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Mentally Ill Crowd Colorado Prisons

Like many states, Colorado has turned from state hospitals to prisons to provide care for the mentally ill. Since the mid-1970s, Colorado's mental hospitals have shriveled from 6,000 to 600 beds. Spending has dropped from 3.9 percent of the state budget in 1970 to 1.6 percent in 2005.

The Colorado Department of Corrections (CDOC) has taken up the slack. In 1991, the CDOC housed 239 seriously mentally ill prisoners. By 2003, that population mushroomed to 3,802, over 20 percent of the prison population. Mentally ill prisoners are far more expensive to house than other prisoners. The daily cost for the average prisoner was $71.91 in 2004. At the San Carlos Correctional Facility, the CDOC's 2S5-bed facility for the severely mentally ill, costs average $165.18 per prisoner per day.

The problem is rooted in the 1960s, when advances in medications allowed patients to be deinstitutionalized. Hospitals were replaced by out-patient community care. Recessionary budgets and state spending limits have since created wide cracks in the mental health care system. When the mentally ill fall through the cracks, they land in the criminal justice system, which is ill-equipped to treat them.

There are several paths to prison for the mentally ill. Some do not take their medications because of the side effects. Others self-medicate with drugs and alcohol. Many cannot maintain employment and end up homeless. If their behavior leads to contact with police, the police have few options other than jail.

Once jailed, a cycle of incarceration and release often results. While incarcerated, the mentally ill are often isolated, which may exacerbate their illness. They may be abused in the general population, also worsening' their condition. While they may be medicated while incarcerated, the CDOC releases prisoners with only a 30-day supply of meds. Those meds, furthermore, are usually older, less efficacious types with greater side effects.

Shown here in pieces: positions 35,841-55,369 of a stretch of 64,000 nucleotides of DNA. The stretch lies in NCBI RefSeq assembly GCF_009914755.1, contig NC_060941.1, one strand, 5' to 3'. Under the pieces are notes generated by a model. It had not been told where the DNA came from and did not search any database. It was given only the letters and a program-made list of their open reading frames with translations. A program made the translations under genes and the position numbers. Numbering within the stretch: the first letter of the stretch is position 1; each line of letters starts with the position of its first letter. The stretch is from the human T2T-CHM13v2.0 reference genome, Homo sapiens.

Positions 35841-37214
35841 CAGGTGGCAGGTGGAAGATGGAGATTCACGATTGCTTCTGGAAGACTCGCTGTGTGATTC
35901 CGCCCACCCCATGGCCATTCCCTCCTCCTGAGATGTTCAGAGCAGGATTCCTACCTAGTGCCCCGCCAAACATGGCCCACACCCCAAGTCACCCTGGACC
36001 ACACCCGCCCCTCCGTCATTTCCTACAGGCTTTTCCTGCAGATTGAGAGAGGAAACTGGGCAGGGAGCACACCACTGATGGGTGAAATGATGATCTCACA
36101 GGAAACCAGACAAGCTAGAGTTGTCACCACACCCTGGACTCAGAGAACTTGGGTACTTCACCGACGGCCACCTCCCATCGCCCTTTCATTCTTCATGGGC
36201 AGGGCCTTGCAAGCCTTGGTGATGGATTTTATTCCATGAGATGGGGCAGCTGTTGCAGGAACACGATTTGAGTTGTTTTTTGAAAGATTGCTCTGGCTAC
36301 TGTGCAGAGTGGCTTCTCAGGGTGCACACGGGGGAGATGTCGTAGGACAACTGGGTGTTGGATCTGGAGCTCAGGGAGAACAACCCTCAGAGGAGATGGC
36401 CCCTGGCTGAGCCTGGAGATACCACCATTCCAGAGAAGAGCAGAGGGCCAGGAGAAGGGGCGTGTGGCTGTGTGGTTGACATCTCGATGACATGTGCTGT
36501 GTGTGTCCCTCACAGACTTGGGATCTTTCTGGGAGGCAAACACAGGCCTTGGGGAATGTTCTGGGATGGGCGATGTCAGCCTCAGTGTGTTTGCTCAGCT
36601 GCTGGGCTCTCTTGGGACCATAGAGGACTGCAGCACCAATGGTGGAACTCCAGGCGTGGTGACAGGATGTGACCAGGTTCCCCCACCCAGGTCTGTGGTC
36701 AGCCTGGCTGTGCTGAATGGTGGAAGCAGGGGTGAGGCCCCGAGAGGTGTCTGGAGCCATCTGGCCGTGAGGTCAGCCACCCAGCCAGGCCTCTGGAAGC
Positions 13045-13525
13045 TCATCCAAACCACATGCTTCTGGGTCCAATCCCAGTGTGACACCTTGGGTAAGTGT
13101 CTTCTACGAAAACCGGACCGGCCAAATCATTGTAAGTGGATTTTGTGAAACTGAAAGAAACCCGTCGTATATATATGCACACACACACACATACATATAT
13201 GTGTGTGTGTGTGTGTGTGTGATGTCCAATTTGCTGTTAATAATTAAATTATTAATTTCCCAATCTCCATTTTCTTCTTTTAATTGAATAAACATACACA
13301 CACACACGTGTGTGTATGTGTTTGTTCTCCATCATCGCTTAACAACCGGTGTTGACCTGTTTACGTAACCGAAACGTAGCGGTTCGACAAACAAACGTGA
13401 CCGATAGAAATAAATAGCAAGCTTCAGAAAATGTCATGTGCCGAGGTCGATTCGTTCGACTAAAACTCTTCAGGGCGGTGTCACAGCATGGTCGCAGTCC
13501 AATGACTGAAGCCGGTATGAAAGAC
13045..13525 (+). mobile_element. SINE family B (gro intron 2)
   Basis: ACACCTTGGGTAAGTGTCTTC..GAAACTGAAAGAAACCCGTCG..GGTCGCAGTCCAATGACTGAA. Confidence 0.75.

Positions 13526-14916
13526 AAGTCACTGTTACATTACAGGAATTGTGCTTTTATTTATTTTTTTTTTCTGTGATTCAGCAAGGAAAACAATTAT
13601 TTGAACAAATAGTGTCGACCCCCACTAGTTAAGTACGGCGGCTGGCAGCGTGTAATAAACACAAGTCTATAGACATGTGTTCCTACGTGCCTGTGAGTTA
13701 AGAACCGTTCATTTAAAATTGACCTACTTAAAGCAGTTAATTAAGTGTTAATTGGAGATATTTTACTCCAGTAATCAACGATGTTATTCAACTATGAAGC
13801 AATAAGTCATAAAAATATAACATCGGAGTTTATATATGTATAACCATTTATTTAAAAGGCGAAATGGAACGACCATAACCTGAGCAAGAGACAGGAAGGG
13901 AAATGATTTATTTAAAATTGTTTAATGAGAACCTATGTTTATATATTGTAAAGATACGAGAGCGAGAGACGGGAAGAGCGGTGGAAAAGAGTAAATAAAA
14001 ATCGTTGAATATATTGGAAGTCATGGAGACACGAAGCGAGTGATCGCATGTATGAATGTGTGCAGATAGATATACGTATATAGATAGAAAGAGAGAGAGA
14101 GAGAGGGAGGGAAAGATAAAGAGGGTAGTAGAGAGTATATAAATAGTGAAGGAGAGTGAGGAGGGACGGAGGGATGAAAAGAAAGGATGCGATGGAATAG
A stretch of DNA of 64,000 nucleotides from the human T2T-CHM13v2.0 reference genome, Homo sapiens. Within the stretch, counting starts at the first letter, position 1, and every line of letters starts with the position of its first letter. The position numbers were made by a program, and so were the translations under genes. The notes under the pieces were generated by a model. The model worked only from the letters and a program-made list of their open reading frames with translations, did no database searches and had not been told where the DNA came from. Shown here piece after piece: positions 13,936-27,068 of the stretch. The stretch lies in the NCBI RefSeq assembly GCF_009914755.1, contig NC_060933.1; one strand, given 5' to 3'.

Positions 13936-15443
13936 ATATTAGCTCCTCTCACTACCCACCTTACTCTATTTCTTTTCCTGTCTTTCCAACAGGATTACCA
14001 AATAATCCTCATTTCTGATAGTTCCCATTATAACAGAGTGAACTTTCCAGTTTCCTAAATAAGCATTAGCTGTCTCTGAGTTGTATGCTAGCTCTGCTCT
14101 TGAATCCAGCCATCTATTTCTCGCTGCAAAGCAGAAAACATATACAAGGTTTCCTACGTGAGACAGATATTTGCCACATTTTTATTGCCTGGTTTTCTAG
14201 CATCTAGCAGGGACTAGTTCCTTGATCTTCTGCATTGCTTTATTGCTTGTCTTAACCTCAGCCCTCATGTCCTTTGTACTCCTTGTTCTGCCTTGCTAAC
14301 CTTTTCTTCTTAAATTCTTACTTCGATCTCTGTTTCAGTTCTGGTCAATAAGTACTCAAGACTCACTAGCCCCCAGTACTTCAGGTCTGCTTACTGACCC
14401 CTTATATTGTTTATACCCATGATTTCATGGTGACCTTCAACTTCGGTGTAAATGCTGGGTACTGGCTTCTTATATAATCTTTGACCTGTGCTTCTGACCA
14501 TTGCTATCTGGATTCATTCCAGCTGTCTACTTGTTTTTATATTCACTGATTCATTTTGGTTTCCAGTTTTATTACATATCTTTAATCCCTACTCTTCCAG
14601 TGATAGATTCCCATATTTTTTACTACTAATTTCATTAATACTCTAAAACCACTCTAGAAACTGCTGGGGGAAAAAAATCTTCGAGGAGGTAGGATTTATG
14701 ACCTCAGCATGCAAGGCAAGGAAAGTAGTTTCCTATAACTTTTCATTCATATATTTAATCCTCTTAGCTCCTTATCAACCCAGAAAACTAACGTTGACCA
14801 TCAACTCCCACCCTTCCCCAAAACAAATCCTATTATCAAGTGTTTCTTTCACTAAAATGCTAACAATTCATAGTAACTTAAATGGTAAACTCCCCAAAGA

When the meds run out, they have nowhere to turn. Pikes Peak Mental Health in Colorado Springs had funding for 2,741 uninsured patients in 2002. By 2005, funding had dropped to 470 patients. The same year, the CDOC released 100 mentally ill prisoners from San Carlos alone. San Carlos houses less than seven percent of the CDOC's mentally ill prisoners.

Budget cuts in 2003 forced the CDOC to slash its mental health treatment budget by 17 percent, or nearly $l million. In fiscal year 2005, only 0.8 percent of the CDOC's budget is directed to mental health treatment. As a result, 15 of the 26 vacant positions in the CDOC's Division of Clinical Services are for psychiatrists or psychologists. Doctors prefer not to work for the CDOC's low salaries.

The trends do not bode well for the future. Of the CDOC's new court commitments in 2004, 19.9 percent needed mental health programs, 82.3 percent needed substance abuse treatment, and 17.7 percent needed sex offender treatment. The Colorado Department of Human Services (CDHS) estimates that about 66,000 low income Coloradans have serious untreated mental illnesses or emotional disturbances.

Even though the CDHS noted that a mentally ill prisoner costs $60,000 per year while probation and community care costs only $7,000 per prisoner, it still requested funds to treat only one-third of the indigent mentally ill Coloradans. State lawmakers decided to revisit the issue in 2007. Colorado prisons, meanwhile, fill with the mentally ill.

Sources: The [Colorado Springs] Gazette, 8/28/2005; Rocky Mountain News, 12/14/05; CDOC FY2004 Statistical Report.

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